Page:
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Two Grants Worth $900K To Support Origin Park, South Clarksville Redevelopment

Industrial land between New Albany and Clarksville will become home to a 600-acre park.
Courtesy of River Heritage Conservancy
Industrial land between New Albany and Clarksville will become home to a 600-acre park.

The ongoing effort to construct a major park in Southern Indiana received a pair of grants worth a combined $900,000 this week.

When completed, Origin Park will take up nearly 600 acres near the Ohio River in Clarksville. But industrial operations have occupied much of that land for decades, meaning any contaminants left behind must be removed.

On Thursday, the United States Environmental Protection Agency (EPA) awarded Clarksville $800,000 to help with that process. Clarksville was one of 151 communities in the country to receive funding through the EPA’s Brownfields Grant program, which helps with environmental assessments and cleanups at former industrial sites. 

The Community Foundation of Southern Indiana, a charitable group that donates to local development efforts, also announced a separate $100,000 grant for Origin Park on Thursday. 

“We were at the peak of industrialization by the late ‘60s, as was Louisville, and look at Waterfront Park now,” said A.D. Stonecipher, a Clarksville Town Council member and the appointed president of the redevelopment commission. “We’re trying to do what Louisville has done on our side of the river to create not just green space, but attractions and quality neighborhoods that [are] going to encourage companies to move here and stay here, and for residents to move here and stay here.”

The EPA grant will help with environmental cleanup at three former industrial sites in Clarksville. Two of those properties — a junkyard and a waste disposal facility — will be incorporated into Origin Park.

River Heritage Conservancy, the group behind the park, has acquired about half of the property included in the plan. But executive director Scott Martin said the next step is to make sure that land is safely rehabilitated.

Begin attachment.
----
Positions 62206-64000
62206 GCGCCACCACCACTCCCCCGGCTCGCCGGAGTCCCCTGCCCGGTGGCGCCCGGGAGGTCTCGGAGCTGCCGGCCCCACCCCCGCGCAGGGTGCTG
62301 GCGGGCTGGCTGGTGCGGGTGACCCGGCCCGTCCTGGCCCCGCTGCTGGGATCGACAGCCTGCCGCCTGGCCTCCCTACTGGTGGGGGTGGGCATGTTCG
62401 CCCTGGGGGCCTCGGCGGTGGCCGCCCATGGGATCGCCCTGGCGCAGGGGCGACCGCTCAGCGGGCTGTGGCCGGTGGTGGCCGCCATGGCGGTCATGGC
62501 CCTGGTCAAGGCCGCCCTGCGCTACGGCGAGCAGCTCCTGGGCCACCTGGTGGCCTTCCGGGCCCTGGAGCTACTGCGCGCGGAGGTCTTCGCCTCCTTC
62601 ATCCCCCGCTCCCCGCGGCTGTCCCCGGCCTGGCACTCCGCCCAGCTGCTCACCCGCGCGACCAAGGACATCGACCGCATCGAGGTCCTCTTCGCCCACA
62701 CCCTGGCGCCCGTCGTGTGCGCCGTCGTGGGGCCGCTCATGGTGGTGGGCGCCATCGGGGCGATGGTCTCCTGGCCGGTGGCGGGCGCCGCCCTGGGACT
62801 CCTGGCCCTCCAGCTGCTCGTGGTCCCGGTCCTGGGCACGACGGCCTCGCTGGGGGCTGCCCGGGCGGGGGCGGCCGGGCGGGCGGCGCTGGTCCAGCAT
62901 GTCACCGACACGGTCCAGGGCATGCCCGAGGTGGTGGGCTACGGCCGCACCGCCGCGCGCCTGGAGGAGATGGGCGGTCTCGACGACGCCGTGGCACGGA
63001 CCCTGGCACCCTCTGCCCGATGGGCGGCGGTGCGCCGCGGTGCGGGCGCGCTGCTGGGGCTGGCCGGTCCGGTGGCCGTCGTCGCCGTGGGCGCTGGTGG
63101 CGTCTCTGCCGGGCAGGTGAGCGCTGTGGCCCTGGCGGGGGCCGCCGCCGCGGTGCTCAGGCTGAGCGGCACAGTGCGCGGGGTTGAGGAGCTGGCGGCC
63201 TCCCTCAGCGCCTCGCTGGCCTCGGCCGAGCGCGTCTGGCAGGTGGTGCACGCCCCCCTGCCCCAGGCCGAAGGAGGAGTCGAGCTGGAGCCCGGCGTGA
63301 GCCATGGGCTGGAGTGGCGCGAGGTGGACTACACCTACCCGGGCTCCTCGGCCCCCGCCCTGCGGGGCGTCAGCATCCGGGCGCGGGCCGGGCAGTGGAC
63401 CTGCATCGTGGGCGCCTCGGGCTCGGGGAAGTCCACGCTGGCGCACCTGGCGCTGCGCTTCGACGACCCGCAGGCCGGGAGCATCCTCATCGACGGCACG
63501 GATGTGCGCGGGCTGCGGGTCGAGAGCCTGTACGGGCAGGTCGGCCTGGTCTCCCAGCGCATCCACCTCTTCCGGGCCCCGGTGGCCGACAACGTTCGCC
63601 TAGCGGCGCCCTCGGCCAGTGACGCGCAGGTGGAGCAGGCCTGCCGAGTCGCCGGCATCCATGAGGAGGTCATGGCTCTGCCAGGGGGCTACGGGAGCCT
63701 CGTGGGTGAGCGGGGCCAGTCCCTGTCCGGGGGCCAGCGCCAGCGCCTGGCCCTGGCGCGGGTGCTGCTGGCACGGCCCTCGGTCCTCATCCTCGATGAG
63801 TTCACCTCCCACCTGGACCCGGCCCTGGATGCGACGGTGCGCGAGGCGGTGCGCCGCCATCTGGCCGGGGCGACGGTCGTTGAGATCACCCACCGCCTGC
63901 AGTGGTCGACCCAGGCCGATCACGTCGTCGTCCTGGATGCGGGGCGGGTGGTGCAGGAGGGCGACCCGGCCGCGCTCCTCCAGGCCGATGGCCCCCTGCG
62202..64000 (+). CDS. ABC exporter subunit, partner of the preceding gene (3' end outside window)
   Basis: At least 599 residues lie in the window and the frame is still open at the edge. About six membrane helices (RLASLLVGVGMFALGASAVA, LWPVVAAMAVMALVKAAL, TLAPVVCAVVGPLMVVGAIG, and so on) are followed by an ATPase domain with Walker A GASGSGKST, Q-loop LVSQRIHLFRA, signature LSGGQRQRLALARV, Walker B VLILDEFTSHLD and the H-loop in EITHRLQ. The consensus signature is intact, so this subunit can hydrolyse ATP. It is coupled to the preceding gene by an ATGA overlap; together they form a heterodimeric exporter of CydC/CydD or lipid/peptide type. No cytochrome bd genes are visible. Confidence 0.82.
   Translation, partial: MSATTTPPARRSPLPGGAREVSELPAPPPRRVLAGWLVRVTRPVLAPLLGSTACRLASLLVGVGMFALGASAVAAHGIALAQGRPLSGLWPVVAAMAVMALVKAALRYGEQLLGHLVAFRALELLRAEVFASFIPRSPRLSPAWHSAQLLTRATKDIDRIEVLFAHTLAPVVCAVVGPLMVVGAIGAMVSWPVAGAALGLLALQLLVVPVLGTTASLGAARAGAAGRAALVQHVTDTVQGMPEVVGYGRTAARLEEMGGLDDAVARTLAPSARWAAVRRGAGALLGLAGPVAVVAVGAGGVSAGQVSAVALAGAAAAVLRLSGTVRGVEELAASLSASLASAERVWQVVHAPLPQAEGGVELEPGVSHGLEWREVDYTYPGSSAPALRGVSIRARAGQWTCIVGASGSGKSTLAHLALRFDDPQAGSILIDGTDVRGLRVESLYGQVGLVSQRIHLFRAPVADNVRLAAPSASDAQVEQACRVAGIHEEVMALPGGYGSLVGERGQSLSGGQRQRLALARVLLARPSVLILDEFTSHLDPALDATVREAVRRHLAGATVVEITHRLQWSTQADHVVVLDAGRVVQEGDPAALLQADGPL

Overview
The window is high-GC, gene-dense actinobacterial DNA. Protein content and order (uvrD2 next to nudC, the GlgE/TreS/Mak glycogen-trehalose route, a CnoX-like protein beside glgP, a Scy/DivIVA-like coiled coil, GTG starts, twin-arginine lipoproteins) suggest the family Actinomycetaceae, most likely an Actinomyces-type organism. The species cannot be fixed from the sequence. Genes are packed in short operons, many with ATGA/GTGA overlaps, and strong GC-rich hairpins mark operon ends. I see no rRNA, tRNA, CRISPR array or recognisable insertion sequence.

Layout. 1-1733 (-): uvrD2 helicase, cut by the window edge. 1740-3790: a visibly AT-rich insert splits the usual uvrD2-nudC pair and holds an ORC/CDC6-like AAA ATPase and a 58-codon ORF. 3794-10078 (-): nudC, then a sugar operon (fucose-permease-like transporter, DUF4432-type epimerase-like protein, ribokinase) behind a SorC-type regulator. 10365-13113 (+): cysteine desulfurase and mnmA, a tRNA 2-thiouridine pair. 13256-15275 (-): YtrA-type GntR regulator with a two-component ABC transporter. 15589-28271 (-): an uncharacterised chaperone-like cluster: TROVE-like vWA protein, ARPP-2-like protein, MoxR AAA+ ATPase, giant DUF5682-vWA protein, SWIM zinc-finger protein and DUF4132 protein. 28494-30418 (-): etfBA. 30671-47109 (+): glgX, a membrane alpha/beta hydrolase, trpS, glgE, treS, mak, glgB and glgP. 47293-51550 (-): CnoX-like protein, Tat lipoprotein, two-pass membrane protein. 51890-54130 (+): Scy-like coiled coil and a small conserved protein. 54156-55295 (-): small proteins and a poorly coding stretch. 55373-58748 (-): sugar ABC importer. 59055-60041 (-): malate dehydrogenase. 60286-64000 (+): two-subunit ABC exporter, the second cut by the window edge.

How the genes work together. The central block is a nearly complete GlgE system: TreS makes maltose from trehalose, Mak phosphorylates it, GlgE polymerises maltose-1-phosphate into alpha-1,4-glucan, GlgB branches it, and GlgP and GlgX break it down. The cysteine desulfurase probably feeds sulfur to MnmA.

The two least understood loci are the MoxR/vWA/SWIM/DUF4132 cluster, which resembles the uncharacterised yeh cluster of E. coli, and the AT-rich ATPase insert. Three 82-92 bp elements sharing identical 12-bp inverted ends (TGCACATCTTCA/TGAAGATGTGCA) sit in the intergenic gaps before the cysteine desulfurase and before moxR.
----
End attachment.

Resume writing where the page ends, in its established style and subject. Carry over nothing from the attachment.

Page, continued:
“One of the sites we’re going to work on within our master plan is really the heart and soul of what will be a new forest,” Martin said. “What will be cleaned up now, which is a lot of clutter and junk, will become in our lifetime an urban forest. This is a really neat first step to what we call in our business rewilding our urban centers.”

But Stonecipher said cleanup at the third site funded by the EPA grant will benefit the South Clarksville Redevelopment Plan, which includes a new town center, mixed-use housing and park improvements.

“Having this grant is a huge buffer to ensure that we can move forward with what is really a three-pronged vision for the riverfront,” he said. “It is a big sigh of relief knowing that we have these funds available to make sure that we can move forward with these big visions.”

Crystal Gunther, the Community Foundation of Southern Indiana’s senior director of community philanthropy, said its $100,000 grant will help fund the River Heritage Conservancy’s Silver Creek Blueway project. The 4.5-mile paddling trail on the waterway will be the first portion of Origin Park to open.

The funding is Community Foundation’s first Quality Of Place Grant, which focuses on improving neighborhoods in Southern Indiana. Gunther said projects like Silver Creek Blueway, and Origin Park as a whole, can bolster the local economy and sense of community.

“We know that this will be an incredible asset to our community,” she said. “It really is going to be a transformative project in taking an area of our community that has kind of been inaccessible, and allowing a lot of community members now to access it and experience the outdoors in a new way.”

Martin said River Heritage Conservancy is still in the permitting and design drawing process for the Silver Creek Blueway, but construction will start this summer. The project is expected to wrap by the end of the year.

John, News Editor for LPM, is a corps member with Report For America, a national service program that places journalists into local newsrooms. Email John at jboyle@lpm.org.

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